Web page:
Rome is Still Burning!
World AIDS Day 2013—Addiction Treatment Supports AIDS Treatment
December 1, 2013 • By Nora Volkow, M.D., Director, National Institute on Drug Abuse (NIDA), NIH
A new studyby researchers in Vancouver, British Columbia shows that, beyond the benefits of drug addiction treatment in HIV prevention, it also supports HIV treatment. Drug users face numerous unique challenges that contribute to poorer outcomes from HIV infection. The Canadian study found that, in the absence of financial and other barriers preventing access to antiretroviral therapy (ART) regimens, opioid-dependent individuals engaged in methadone maintenance therapy (MMT) were less likely to discontinue ART than those not engaged in MMT and were more likely to achieve suppressed viral loads.
This study shows that investment in drug treatment improves a crucial step in the HIV Care Continuum: helping people stay in care—since HIV treatment is a lifelong process until a cure is found. By treating drug dependence, a person is benefiting not only from a lifestyle free of illicit drug use but from one that is less compromised by HIV because remaining on ART will be more likely. The benefits of delivering addiction treatment to HIV-positive drug users could also extend to the community, by reducing the likelihood of HIV transmission to others.
We have done much to reduce the spread of HIV, but there are still approximately 50,000 new HIV infections each year, and at the end of 2010, an estimated 872,990 people in the United States were living with an HIV diagnosis. World AIDS Day is an occasion to renew our commitment to reducing the scourge of AIDS and curbing the spread of HIV. The Canadian study is a reminder that drug addiction treatment is an intrinsic part of those goals.
The HIV care continuum—sometimes also referred to as the HIV treatment cascade—is a model that is used by Federal, state and local agencies to identify issues and opportunities related to improving the delivery of services to people living with HIV across the entire continuum of care.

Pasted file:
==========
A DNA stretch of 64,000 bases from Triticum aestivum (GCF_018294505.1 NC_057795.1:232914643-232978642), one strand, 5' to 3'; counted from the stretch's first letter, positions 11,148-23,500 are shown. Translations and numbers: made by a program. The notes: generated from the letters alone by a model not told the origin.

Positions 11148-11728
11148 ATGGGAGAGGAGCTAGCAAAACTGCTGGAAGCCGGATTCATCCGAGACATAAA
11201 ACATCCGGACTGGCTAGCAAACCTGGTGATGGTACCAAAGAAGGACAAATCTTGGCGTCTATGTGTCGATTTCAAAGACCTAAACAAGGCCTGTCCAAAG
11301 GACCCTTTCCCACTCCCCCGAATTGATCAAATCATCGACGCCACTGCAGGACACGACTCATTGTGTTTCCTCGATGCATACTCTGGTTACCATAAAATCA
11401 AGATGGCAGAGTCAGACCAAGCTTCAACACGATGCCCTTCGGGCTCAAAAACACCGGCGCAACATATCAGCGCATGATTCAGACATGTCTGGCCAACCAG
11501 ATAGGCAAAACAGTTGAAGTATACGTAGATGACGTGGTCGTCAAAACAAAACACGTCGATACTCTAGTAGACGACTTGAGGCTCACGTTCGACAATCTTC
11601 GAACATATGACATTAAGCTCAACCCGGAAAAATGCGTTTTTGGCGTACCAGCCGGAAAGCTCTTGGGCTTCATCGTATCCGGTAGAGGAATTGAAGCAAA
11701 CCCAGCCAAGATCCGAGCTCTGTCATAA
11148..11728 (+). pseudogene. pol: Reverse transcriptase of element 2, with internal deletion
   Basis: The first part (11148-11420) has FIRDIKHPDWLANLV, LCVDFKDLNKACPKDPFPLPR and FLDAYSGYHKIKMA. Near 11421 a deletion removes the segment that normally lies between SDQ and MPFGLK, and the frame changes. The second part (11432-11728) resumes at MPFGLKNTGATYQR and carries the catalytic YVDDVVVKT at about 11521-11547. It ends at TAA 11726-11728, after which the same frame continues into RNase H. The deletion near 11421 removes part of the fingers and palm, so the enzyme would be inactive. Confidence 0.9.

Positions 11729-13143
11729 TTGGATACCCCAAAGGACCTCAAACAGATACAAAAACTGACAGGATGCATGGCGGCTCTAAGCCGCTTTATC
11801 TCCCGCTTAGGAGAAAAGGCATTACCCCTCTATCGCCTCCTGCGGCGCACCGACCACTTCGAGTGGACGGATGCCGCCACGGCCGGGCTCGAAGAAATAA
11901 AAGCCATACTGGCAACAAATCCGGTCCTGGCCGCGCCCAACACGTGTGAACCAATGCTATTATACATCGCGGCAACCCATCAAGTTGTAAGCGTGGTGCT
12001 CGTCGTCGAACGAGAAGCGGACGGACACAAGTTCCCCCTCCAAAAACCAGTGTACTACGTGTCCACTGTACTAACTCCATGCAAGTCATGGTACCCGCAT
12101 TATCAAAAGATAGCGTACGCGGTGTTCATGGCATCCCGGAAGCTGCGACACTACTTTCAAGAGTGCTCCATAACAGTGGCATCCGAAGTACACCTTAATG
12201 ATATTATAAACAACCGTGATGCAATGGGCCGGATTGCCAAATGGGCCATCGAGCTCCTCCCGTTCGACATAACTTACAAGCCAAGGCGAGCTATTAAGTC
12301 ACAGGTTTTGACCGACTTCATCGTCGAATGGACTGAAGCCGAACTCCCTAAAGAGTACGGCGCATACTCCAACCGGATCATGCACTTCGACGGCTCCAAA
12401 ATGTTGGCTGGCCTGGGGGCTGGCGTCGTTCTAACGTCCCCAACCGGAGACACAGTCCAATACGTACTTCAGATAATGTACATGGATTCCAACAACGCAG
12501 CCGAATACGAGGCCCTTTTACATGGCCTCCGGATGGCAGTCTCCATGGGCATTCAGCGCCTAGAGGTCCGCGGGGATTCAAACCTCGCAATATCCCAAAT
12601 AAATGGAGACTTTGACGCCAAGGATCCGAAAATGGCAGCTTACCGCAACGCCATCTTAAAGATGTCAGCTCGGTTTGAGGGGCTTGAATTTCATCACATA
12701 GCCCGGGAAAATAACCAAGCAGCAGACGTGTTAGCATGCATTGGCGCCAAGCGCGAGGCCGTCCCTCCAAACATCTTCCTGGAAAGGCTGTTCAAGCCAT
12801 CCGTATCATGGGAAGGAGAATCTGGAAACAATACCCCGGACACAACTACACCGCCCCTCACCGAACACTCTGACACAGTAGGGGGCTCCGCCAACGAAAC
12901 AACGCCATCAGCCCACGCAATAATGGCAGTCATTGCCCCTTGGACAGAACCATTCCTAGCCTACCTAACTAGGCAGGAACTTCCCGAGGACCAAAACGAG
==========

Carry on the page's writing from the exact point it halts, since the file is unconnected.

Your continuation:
This continuum has five main “steps” or stages:
- HIV Diagnosis —The HIV care continuum begins with a diagnosis of HIV infection. The only way to know for sure that you are infected with the HIV virus is to get an HIV test. People who don't know they are infected are not accessing the care and treatment they need to stay healthy. They can also unknowingly pass the virus on to others.
- Getting linked to care—Once you know you are infected with the HIV virus, it is important to be connected to an HIV healthcare provider who can offer you treatment and counseling to help you stay as healthy as possible and prevent passing HIV on to others.
- Staying in care—Because there is no cure for HIV at this time, treatment is a lifelong process. To stay healthy, you need to receive regular HIV medical care.
- Getting antiretroviral therapy— Antiretrovirals are drugs that are used to prevent a retrovirus, such as HIV, from making more copies of itself. Antiretroviral therapy (ART) is the recommended treatment for HIV infection. It involves uses using a combination of three or more antiretroviral drugs from at least two different HIV drug classes every day to control the virus.
- Achieving a low amount of HIV virus in your body—By taking ART regularly, you can achieve viral suppression, meaning a very low level of HIV in your blood. You aren’t cured. There is still some HIV in your body. But lowering the amount of virus in your body with medicines can keep you healthy, help you live longer, and greatly reduce your chances of passing HIV on to others.